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Pensions invest millions in deadly drones
Danish pension funds have invested in companies producing the unmanned drones that are being used by the US to attack militants in a covert war that has resulted in the deaths of hundreds of innocent civilians.
According to British human rights organisation Reprieve, PensionDanmark alone has invested 125 million kroner in companies that produce drones that have killed over 3,000 people, including hundreds of children.
Catherine Gilfedder, Reprieve’s Corporate Social Responsibility Advocate, told The Copenhagen Post that the drones were inflicting significant harm on civilian populations in Pakistan, Yemen and Somalia, where the US is targeting militants from groups such as the Taliban and al-Qaeda.
“Drones in Pakistan hover over towns 24 hours a day, seven days a week, terrorising communities and killing innocent civilians,” Gilfedder said. “Corporations which profit from this campaign of terror should be held to account by their investors. Danish entities which invest in these companies must consider the serious consequences of where they put their money and end their role in supporting this programme of terror.”
PensionDanmark, which is responsible for the pensions of 620,000 Danes, has investments in ten companies that produce parts for the drones, including Boeing, Northrop Gruman, Honeywell, Cobham and General Electric.
The pension company has social responsibility guidelines that state: “If a company violates generally accepted norms, PensionDanmark will decide to exclude that company from its investment universe.”
It adds: “PensionDanmark does not invest in companies which deliberately and repeatedly violate laws and regulations […] or deliberately and repeatedly violate laws and regulations laid down by international organisations ratified by Denmark.”
As a result, they have blacklisted a range of companies involved in the manufacture of cluster bombs and mines, such as Hyundai Motor Company and Lockheed Martin, as well as companies implicated in corruption, such as News Corp.
But PensionDanmark’s CEO, Jens-Christian Stougaard, argued that there isn’t the same international consensus against the use of drones.
“We must admit that there are neither UN or EU sanctions against drones,” Stougaard told Information newspaper. “Because they are not illegal, there are no political sanctions against them, and it does not break our guidelines to invest in them, we see no reason to stop doing so.”
According to the Bureau of Investigative Journalism, the covert drone operation in Pakistan – which was started by former President George W Bush in 2004 and continued by the Obama administration – has killed over 3,000 people including as many as 885 civilians and 176 children.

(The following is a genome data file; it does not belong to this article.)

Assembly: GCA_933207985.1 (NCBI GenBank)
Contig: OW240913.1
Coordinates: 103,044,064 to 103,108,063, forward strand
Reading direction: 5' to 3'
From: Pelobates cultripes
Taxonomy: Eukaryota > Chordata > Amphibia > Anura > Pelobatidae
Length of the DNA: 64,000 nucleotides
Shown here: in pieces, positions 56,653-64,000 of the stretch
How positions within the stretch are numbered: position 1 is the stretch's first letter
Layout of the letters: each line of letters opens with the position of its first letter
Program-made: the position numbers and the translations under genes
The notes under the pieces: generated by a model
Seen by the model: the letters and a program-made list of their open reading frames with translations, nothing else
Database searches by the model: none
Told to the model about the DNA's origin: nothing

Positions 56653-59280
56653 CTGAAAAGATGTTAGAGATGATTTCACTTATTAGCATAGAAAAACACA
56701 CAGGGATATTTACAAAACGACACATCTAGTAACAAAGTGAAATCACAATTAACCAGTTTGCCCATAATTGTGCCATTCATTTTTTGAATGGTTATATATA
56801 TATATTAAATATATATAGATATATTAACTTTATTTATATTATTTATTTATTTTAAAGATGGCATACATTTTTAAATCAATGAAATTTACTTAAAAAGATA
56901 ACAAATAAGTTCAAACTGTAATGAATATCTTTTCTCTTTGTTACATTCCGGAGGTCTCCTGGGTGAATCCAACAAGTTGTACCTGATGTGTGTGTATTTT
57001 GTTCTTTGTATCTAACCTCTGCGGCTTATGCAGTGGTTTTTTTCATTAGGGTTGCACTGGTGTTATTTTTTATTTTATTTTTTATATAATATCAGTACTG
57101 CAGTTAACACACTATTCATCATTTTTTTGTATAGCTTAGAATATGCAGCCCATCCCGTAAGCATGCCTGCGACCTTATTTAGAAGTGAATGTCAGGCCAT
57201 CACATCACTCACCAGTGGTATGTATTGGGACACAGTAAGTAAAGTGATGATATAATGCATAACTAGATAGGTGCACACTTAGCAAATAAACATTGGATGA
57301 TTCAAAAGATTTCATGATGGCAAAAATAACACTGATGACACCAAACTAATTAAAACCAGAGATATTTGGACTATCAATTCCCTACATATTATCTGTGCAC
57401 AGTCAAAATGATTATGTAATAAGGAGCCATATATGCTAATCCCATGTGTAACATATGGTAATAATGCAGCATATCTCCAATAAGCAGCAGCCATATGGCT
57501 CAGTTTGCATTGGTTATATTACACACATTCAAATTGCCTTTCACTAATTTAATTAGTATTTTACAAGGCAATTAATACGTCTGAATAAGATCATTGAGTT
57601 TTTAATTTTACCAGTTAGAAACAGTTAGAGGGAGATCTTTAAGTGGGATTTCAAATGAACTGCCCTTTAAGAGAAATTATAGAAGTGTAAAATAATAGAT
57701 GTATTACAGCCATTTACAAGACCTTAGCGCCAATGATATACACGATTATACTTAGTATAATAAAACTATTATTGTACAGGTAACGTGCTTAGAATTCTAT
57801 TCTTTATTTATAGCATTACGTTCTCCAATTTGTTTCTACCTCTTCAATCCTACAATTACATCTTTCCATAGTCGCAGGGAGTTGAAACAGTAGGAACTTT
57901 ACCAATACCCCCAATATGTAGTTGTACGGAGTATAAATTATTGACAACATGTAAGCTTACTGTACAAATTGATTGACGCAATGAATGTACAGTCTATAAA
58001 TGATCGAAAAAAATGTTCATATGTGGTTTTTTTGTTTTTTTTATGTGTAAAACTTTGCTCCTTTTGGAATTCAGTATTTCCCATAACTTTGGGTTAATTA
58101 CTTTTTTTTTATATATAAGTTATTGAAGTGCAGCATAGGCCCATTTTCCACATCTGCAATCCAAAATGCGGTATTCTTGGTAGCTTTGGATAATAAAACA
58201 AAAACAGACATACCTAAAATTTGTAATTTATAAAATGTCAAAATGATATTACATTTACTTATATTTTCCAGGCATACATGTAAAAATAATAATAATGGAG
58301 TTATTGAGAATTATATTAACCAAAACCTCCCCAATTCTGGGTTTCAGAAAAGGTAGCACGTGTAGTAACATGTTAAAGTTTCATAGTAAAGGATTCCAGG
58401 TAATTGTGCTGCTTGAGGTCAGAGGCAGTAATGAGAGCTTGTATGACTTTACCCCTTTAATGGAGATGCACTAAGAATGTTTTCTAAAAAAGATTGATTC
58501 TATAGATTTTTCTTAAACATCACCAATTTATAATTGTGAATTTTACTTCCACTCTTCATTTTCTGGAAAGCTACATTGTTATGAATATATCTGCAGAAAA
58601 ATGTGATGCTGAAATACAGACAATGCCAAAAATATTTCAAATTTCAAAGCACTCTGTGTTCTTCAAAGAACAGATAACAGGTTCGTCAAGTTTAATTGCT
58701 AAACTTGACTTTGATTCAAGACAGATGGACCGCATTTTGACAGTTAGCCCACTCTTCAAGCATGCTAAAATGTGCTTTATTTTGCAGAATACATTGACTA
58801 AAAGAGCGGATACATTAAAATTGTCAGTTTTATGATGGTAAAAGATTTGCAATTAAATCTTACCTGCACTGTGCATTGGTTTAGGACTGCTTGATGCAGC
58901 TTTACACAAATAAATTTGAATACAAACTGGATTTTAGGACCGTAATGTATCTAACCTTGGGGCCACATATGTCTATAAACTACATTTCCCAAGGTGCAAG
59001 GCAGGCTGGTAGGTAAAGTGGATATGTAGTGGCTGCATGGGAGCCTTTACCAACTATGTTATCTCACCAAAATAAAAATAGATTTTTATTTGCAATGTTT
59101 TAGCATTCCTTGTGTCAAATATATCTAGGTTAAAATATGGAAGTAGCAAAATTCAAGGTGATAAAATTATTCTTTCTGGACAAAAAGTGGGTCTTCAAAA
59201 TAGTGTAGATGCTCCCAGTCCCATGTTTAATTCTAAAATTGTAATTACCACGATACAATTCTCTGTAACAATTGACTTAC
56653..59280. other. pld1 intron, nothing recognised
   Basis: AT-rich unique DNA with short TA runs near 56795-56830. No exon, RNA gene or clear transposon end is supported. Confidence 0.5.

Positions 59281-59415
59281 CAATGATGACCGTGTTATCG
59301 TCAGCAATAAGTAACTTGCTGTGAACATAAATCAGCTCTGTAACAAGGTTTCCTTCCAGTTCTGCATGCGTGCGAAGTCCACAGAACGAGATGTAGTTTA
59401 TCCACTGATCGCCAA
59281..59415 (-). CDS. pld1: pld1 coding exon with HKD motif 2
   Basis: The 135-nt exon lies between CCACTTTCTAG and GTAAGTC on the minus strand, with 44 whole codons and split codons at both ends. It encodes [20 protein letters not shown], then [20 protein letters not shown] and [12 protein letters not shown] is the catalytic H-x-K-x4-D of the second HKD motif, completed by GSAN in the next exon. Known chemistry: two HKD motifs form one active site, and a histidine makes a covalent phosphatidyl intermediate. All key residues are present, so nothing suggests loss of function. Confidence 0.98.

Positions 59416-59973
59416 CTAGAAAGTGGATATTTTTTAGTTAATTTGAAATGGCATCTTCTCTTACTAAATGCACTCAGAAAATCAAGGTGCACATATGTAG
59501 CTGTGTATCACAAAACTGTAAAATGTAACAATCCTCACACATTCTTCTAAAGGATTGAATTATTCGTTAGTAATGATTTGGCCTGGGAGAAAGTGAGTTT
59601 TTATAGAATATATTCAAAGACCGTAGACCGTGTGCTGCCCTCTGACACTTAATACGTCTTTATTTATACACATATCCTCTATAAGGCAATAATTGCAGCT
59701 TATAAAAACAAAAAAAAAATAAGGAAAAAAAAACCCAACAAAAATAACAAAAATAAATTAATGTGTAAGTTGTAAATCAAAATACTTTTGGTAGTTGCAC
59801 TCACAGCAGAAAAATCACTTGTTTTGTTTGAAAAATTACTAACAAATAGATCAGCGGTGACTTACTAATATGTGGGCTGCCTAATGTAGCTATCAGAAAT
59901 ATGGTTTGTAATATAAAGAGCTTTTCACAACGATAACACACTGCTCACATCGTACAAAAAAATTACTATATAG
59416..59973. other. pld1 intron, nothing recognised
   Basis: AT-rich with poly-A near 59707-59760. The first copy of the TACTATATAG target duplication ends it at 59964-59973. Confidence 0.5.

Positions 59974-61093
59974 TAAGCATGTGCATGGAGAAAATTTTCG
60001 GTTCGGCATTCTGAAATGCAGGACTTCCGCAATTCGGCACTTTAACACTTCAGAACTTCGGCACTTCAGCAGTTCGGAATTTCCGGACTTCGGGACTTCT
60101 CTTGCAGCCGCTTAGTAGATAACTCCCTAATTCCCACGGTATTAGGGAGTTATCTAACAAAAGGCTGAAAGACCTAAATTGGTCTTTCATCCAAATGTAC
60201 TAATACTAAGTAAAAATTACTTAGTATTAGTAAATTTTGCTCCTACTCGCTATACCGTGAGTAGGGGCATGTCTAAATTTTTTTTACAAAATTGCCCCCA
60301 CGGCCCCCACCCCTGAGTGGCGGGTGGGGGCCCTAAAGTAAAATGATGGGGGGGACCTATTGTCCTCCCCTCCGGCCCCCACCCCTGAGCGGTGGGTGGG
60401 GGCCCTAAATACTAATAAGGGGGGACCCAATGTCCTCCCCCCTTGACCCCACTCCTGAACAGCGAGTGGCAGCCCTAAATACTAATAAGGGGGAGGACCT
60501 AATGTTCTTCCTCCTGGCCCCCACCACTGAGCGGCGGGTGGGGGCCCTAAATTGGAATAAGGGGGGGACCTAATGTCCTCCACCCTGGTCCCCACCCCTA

According to a report, ‘Living under drones’, by Stanford University and New York University, the drone campaign terrorises the population in northern Pakistan, where citizens attempt to live normal lives as drones circle above them.
“The presence of drones and the capacity of the US to strike anywhere at any time led to constant and severe fear, anxiety, and stress, [and] undermines people’s sense of safety to such an extent that it has at times affected their willingness to engage in a wide variety of activities, including social gatherings, educational and economic opportunities [and] funerals,” the report states.
While the Danish parliament tends to support American global security efforts, such as in Afghanistan, Danish politicians have questioned the legitimacy of the American drone campaign.
“Obama is in a moral quagmire because there is not independent authority overseeing who is being targeted with these killings,” opposition MP Søren Pind (Venstre) told Politiken newspaper in July. “There is no court watching. Obama is ignoring the principles we normally advocate in the West.”
Enhedslisten’s defence spokesperson, Nikolaj Villumsen, has called on increased legislation on the use of unmanned drones.
“It cannot be right that the USA is using technology that allows them to perform killings all over the world without trials or regulations,” Villumsen told the online news source Arbejderen. “The [foreign] minister needs to state Denmark’s position on drones and make it clear whether he will work toward tightening the international rules about the use of drones.”
Villumsen is calling on the Danish government to follow the lead of the Norwegians, whose foreign and defence ministries have stated that there is a need for clearer rules about the use of unmanned drones.
Any political pressure to stop investment in drone technology might not be forthcoming from the Danish government, however, after it agreed in May to help finance five new drones for NATO after pressure from the American president, Barack Obama.
Other Danish pensions to invest in companies that help produce drones include PFA, Nordea Liv og Pension, Danica Pension and Unipension.